The Dreaded Stewardship Sermon

2 Corinthians 8:7-15

In the years we have shared the goodness of this lectionary blog, we have filled its pages with much exegeting, exhorting, explaining, organizing—and a bit of prophesying, complaining, and lamenting too. I’m going to use my opportunity this month to do a bit of bragging. Bragging? Yes, bragging. In nearly four decades of preaching, I have tried to keep bragging to a minimum, but the time has arrived. Blame Paul, he got me started.

So here we are again, working through Paul’s “stewardship moment” to the Corinthians. Paul is raising funds from churches in the hinterlands to support brothers and sisters in Judea who were hungry and in need. It’s hard not to seem manipulative when you’re encouraging people to part with hard-earned shekels, and Paul tip-toes right up to the line. He softens up the Corinthians by bragging about their virtues, then challenges them to match up with the all-time leaders in generous giving, those good church folk from up the road in Macedonia. Paul reminisced about how those Macedonians practically lined up give. One can almost see them stuffing money and checks into Paul’s coat pocket as he tried to get out of town.

Since you’re willing to listen to Paul brag on his generous friends, indulge me. Let me brag on our congregation too. We just came through a big (for us) construction project that demanded (and will demand) a lot of money. Before you start rolling your eyes, know this: I don’t preach much about money, but ours is a giving congregation. I didn’t preach much specifically about money during the building project either. We didn’t hire a marketing consultant; we didn’t explode the thermometer chart when we reached our goals. But people gave. Generously. With Paul’s encouragement to the Corinthians before us, let me share a few things I think we did well.

1. Balance. For a long time our congregation attempted to strike a generous balance between providing for the needs of others, and looking to our own needs. For years we have given 25-30% of all church offerings to minister to people locally, regionally, and around the world. We have never squirreled money away, but considered those gifts the Lord’s, and so we put those funds to work for the kingdom as they came in. When we decided to build, we resolved not to back away from those commitments to people and projects outside our walls. God’s sense of “balance” (8:13-14) surprised us when two area churches gave unexpected generous gifts in our time of need. And lots of people opened their hearts to support the new project. The pendulum of generosity swings both ways.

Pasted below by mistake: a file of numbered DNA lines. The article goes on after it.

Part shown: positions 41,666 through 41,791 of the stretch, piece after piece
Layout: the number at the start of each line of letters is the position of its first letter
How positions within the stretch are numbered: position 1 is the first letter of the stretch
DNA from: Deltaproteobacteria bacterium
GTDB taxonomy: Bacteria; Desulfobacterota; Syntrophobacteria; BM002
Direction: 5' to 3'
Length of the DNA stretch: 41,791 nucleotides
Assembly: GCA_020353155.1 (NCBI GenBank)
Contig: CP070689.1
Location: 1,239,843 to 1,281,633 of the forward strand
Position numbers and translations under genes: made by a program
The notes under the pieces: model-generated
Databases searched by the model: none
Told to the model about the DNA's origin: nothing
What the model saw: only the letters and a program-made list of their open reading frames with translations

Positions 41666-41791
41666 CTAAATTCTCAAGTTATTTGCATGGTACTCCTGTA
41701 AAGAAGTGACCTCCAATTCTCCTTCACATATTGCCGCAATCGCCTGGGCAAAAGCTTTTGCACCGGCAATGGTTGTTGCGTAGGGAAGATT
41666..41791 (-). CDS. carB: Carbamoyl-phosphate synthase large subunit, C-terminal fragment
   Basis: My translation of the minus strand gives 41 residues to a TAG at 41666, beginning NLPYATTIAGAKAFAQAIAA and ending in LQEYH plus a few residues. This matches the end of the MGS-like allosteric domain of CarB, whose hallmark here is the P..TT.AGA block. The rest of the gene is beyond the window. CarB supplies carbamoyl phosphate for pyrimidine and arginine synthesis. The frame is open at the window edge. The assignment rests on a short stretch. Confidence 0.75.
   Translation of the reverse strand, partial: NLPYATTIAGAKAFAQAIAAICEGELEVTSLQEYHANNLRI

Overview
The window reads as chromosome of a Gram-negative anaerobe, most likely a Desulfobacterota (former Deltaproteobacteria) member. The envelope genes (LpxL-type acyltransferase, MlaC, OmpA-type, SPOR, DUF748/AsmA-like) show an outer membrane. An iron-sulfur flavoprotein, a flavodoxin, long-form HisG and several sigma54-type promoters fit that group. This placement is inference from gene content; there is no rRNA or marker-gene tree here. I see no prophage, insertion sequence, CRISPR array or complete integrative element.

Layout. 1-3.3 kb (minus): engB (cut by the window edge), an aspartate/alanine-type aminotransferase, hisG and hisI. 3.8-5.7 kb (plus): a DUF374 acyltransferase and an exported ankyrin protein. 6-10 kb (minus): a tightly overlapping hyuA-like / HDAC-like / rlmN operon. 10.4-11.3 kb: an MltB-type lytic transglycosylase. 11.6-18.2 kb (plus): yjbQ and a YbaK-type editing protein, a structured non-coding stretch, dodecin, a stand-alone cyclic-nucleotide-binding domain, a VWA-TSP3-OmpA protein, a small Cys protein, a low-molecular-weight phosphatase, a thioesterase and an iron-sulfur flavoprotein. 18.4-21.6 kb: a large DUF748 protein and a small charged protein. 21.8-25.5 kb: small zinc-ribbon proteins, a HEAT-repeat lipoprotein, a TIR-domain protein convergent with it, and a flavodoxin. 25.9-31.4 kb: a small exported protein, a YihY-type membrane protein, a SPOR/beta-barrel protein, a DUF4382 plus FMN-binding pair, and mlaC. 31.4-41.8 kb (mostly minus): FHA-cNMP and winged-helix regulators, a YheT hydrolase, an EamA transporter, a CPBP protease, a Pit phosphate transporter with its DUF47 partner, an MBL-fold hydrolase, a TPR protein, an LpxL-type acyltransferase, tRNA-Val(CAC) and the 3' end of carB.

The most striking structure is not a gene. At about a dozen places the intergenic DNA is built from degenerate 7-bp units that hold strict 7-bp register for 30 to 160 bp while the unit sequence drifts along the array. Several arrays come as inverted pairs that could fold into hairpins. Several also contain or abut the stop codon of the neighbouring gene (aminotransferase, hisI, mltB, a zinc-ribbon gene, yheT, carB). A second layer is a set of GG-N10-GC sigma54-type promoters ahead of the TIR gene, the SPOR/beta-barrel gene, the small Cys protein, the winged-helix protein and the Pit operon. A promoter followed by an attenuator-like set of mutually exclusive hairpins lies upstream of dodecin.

2. Truth in advertising. Paul was open about where the funds were going and about how the offering was to be collected and sent. We were up front about the finances of our project too. We were conscious not to manipulate, schmooze, or resort to emotional appeals or guilt trips. We simply shared where we were with the project, and what we hoped to achieve.

3. Not equal gifts, but equal sacrifice (8:12). Our people gave according to their abilities. The joy of giving spread through our congregation. Sunday school kids brought nickels and dimes. Folks baked pies, washed cars, raffled off time and talent. We decided we would not distinguish between “big gifts” and “small gifts.” Who can make that determination? People gave “according to what they had.” Money. Prayer. Stuff. Presence. Sweat equity.

4. “God loves a cheerful giver.” We found great joy in giving. We learned this not only from Paul (II Corinthians 9:6-7) but also from the King’s Daughters, a group of women from our church way back in the 1930’s, who raised money at the height of Depression to pay for a previous renovation of the church. We took notes. They made it fun, working together, crafting together, engaging in projects that built bonds between people as they labored toward a common goal. We found evidence of their plan in documents tucked away in the church archives and copied their recipe. The “genuineness of their love” (8:8) was tested and proved to be just as potent and tasty ninety years later.

5. Finish the job! “…Now finish doing it, so that your eagerness may be matched by completing it according to your means” (8:11.) We still have a long way to go before we finish paying for this project. And we have every intention to…ahead of schedule. Call it premature, but I’m so sure we’ll finish well that like Paul, I’m willing to brag a little ahead of time. And if this post and Paul’s encouragement have fired you up to give generously, come on down to Tennessee and we’ll work something out!

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